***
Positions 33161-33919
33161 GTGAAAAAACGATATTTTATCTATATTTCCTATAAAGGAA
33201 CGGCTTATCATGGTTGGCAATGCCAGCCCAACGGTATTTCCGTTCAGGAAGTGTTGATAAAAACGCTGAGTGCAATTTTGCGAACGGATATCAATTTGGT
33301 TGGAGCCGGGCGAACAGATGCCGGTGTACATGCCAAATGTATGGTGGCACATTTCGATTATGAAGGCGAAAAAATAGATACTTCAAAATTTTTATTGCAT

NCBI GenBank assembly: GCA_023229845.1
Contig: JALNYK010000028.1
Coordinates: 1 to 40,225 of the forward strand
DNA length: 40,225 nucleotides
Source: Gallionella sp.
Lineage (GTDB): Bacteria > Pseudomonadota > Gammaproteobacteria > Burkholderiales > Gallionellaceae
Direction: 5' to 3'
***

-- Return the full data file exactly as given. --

Positions 33161-33919
33161 GTGAAAAAACGATATTTTATCTATATTTCCTATAAAGGAA
33201 CGGCTTATCATGGTTGGCAATGCCAGCCCAACGGTATTTCCGTTCAGGAAGTGTTGATAAAAACGCTGAGTGCAATTTTGCGAACGGATATCAATTTGGT
33301 TGGAGCCGGGCGAACAGATGCCGGTGTACATGCCAAATGTATGGTGGCACATTTCGATTATGAAGGCGAAAAAATAGATACTTCAAAATTTTTATTGCAT

NCBI GenBank assembly: GCA_023229845.1
Contig: JALNYK010000028.1
Coordinates: 1 to 40,225 of the forward strand
DNA length: 40,225 nucleotides
Source: Gallionella sp.
Lineage (GTDB): Bacteria > Pseudomonadota > Gammaproteobacteria > Burkholderiales > Gallionellaceae
Direction: 5' to 3'